metaphors for the saving work of Christ in the language of the tenth and eleventh centuries.
9 The Monk Who Rules the World
109(13)
The Benedictine definition of "love for Christ" as denial of the world
monastic conquest of the world and of the church
monasticism and politics in the medieval Western society of the eleventh and twelfth centuries.
10 The Bridegroom of the Soul
122(11)
Christian and non-Christian sources of Christ-mysticism
sacred and profane love in the allegorical interpretation of the Song of Songs
the problem of the relation between secular and sacred in mystical language and thought.
11 The Divine and Human Model
133(12)
The rediscovery of the full humanity of Jesus through Francis of Assisi, "the second Christ"
the Franciscan image of Jesus as the inspiration for demands in the thirteenth and fourteenth centuries that society and the institutional church be radically transformed.
12 The Universal Man
145(12)
The Renaissance of the fifteenth and sixteenth centuries, with its image of Jesus, as the rebirth of the Christian gospel
"sacred philology" and "the philosophy of Christ" in Erasmus and other humanists.
13 The Mirror of the Eternal
157(11)
Reformation images of Christ
Christ as the Mirror of the True in the new vernacular, as the Mirror of the Beautiful in Reformation art and in the literature of the Catholic Reformation in Spain, as the Mirror of the Good in the Christian politics of Calvin and the Reformed tradition.
14 The Prince of Peace
168(14)
The Reformation and the Wars of Religion
"just war" as justified by the teaching and example of Jesus
Crusade as "holy war" sanctified in the name of Jesus
the resurgence of pacifism in the spirit of Christ as Prince of Peace.
15 The Teacher of Common Sense
182(12)
The quest of the historical Jesus in the scholarship and philosophy of the eighteenth-century Enlightenment
the effort to go beyond (or behind) the Christ of dogma to the system of morals he represented.
16 The Poet of the Spirit Idealism in the philosophy of the nineteenth century and Romanticism in its art and literature: their protest against both orthodox rigidity and rationalist banality, and their portrayal of the beauty and sublimity of Jesus as the "bard of the Holy Ghost" (Emerson).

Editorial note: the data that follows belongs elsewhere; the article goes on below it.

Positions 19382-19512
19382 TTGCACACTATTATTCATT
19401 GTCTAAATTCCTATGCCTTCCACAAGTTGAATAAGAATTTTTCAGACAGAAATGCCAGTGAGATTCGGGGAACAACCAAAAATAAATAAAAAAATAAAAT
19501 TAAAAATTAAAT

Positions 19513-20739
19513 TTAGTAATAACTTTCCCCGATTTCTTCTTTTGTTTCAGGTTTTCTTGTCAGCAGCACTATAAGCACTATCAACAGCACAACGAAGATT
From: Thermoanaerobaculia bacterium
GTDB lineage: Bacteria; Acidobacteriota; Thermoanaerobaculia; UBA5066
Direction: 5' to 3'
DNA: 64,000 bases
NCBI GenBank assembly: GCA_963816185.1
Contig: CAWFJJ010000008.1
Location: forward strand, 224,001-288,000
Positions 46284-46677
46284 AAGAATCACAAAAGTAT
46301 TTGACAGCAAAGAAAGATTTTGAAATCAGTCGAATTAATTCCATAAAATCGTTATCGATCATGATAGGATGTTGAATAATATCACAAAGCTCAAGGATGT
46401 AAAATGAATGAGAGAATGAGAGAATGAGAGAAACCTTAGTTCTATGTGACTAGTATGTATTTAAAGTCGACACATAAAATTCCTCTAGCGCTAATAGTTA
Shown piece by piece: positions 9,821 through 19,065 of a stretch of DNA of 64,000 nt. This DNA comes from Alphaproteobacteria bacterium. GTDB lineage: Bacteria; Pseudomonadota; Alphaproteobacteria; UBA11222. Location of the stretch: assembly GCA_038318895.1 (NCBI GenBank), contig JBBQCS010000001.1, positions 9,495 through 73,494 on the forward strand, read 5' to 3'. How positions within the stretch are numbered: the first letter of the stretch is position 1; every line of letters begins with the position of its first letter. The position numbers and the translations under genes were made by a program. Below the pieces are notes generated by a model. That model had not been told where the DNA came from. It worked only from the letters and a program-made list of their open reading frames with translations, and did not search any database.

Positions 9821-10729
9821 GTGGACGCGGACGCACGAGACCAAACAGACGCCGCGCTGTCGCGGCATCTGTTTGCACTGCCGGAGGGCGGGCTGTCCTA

194(12)
17 The Liberator Throughout the nineteenth and twentieth centuries, from Tolstoy to Mahatma Gandhi to Martin Luther King, the use of Jesus' prophetic opposition to the economic and social injustice of his time as the dynamic for revolutionary change in the ordering of human relations, public as well as private.
206(14)
18 The Man Who Belongs to the World
220(15)
The unprecedented circulation of the message of Jesus, during the nineteenth and twentieth centuries, into Asia and Africa
the relation between Jesus and other "Teachers of the Way"
Jesus as a world figure, also beyond the borders of Christendom.
Notes 235(24)
Index of Proper Names 259(9)
Index of Biblical References 268

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Jesus Through the Centuries: His Place in the History of Culture 4 out of 5 based on 0 ratings. 1 reviews.
Guest More than 1 year ago
I read this for my Judeo-Christian Heritage class and really was amazed by how it changed my view of church history. I came to understand the various contraversies that have always existed in the church and enjoyed finding out how other more temporary issues were resolved. As a protestant, this book also helped me to appreciate catholicism and its enormous impact on current Christian practices.